1. Stocks Set for Longest Winning Streak in 17 Years

Global stocks are in the midst of the longest run of gains in 17 years as optimism over the economic recovery sweeps across markets. The MSCI benchmark for emerging and developed market stocks has risen for 12 straight sessions, while U.S. equities were set to open higher after a public holiday. In Japan, the Nikkei 225 Stock Average extended its advance past the 30,000 level. European markets steadied after a rally on Monday. At the same time, investors are riding a wave of speculative euphoria from penny stocks to Bitcoin amid abundant policy support.

2. Bitcoin Jumps to $50,000 as Record-Breaking Rally Accelerates

Bitcoin blew through another milestone, surging past $50,000 for the first time as the blistering rally in the largest cryptocurrency continues to captivate investors worldwide. The world’s largest cryptocurrency reached about $50,191 as of 7:32 a.m. in New York and is now up about 73% so far this year. Ether, a rival crypto, hit a record on Friday and is up about 140% year-to-date. After ending last year with a fourth-quarter surge of 170% to around $29,000, Bitcoin token jumped to $40,000 seven days later. It took just nearly six weeks to breach the latest threshold, buoyed by several endorsements.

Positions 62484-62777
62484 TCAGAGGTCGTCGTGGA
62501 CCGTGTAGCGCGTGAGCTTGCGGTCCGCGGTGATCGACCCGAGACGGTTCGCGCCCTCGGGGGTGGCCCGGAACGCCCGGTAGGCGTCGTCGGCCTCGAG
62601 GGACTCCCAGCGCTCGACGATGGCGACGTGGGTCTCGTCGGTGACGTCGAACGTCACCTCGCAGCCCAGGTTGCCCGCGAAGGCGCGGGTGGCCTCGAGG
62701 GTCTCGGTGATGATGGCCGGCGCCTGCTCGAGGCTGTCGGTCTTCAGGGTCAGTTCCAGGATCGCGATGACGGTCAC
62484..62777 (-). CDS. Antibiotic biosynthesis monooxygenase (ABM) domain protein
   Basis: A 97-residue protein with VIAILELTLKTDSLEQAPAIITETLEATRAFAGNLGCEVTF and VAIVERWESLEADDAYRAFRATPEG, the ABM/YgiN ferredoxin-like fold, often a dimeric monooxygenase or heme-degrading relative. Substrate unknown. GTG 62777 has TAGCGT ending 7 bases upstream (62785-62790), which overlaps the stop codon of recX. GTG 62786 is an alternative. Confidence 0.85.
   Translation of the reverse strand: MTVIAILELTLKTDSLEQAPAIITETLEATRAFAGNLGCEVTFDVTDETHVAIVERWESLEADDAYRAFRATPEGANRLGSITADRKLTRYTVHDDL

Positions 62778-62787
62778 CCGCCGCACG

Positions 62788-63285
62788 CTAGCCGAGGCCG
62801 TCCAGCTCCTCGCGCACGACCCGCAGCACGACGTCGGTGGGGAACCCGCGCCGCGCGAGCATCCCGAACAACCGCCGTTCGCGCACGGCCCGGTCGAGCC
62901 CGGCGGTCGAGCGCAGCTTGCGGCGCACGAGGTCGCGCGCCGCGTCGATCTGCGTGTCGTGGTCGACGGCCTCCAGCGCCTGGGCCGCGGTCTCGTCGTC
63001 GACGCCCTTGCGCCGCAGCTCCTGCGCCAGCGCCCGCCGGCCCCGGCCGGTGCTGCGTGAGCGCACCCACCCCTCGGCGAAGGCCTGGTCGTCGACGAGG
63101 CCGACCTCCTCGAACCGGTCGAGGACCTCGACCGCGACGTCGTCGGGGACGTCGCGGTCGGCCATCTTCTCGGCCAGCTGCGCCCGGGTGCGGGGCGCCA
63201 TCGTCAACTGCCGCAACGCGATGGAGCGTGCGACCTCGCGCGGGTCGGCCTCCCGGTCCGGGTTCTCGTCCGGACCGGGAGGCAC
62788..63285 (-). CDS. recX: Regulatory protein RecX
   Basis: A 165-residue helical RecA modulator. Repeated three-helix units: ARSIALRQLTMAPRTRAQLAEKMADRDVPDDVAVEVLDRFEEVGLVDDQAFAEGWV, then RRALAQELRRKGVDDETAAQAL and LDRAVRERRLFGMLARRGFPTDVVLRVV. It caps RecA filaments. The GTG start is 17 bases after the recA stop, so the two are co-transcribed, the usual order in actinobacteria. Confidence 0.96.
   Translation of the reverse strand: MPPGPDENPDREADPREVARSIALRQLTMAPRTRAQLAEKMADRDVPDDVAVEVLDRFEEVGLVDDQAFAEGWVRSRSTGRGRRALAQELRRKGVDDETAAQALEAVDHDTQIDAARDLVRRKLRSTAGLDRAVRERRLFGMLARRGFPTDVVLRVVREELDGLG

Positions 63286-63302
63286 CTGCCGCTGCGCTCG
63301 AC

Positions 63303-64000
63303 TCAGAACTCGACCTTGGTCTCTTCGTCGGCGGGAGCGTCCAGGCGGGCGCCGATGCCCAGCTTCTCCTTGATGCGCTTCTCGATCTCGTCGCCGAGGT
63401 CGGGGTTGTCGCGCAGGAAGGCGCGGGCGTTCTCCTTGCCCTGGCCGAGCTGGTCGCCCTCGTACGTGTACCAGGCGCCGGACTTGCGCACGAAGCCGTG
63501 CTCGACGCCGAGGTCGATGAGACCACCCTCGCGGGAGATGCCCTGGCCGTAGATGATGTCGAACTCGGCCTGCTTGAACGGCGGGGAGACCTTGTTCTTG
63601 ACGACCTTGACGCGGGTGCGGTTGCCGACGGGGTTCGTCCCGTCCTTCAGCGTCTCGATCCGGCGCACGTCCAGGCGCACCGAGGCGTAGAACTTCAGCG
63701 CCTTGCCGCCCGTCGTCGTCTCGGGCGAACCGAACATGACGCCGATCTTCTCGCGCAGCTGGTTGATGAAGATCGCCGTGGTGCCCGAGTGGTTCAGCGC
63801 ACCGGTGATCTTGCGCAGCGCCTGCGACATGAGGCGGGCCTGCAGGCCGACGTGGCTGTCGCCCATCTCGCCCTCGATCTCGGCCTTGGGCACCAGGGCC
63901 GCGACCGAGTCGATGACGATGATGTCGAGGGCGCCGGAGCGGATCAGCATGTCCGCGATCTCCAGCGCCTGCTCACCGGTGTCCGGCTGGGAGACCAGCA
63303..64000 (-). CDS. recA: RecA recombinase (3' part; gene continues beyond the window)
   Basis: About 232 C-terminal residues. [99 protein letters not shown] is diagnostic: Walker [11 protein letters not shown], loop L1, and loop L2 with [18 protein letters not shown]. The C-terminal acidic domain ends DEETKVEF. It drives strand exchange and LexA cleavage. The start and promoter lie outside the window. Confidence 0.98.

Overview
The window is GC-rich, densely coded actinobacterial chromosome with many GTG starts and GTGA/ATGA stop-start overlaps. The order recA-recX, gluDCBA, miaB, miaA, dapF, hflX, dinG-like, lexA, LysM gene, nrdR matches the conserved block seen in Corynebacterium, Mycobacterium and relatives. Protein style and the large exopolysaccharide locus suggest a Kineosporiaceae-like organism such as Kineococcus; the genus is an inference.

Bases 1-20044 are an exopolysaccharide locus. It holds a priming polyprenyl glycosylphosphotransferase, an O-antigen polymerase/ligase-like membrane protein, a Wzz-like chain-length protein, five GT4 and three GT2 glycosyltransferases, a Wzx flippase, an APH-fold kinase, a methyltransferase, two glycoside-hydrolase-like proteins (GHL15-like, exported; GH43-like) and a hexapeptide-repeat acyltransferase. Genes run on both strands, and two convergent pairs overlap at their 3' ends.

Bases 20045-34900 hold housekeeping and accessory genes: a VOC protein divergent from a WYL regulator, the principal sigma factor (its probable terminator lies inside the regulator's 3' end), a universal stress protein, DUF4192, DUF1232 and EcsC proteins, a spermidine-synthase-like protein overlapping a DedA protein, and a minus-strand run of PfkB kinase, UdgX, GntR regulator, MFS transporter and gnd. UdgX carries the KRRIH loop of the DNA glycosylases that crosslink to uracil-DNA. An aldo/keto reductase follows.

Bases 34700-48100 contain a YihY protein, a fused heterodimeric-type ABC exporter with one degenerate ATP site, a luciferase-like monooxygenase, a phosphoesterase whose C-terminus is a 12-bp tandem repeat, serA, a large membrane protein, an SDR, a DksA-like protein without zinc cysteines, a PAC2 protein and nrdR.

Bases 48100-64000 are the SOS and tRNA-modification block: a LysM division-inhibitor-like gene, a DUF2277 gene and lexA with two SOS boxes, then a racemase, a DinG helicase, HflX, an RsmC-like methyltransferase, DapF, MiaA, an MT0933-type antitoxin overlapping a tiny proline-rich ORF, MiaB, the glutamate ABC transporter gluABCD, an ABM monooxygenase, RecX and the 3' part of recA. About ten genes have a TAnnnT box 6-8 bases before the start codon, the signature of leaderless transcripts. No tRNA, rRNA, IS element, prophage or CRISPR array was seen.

3. Plummeting Cases in U.S. Show a Path to Crushing Covid-19

Covid-19 cases and hospitalizations are dropping dramatically across the U.S., suggesting that measures to interrupt transmission are working, at least for now. More than 27.6 million Americans have tested positive, likely giving them some degree of immunity. A rising number — 11.8% of the population — has now received at least one dose of a vaccine. And data gathered from mobile phones suggest people are being more cautious day-to-day. If cases keep falling, it could buy time for the vaccination effort to take hold in the warm summer months ahead, potentially underpinning a long-sought economic recovery. Health experts, though, anticipate challenges. Inoculations need to outpace highly contagious variants from the U.K. and South Africa.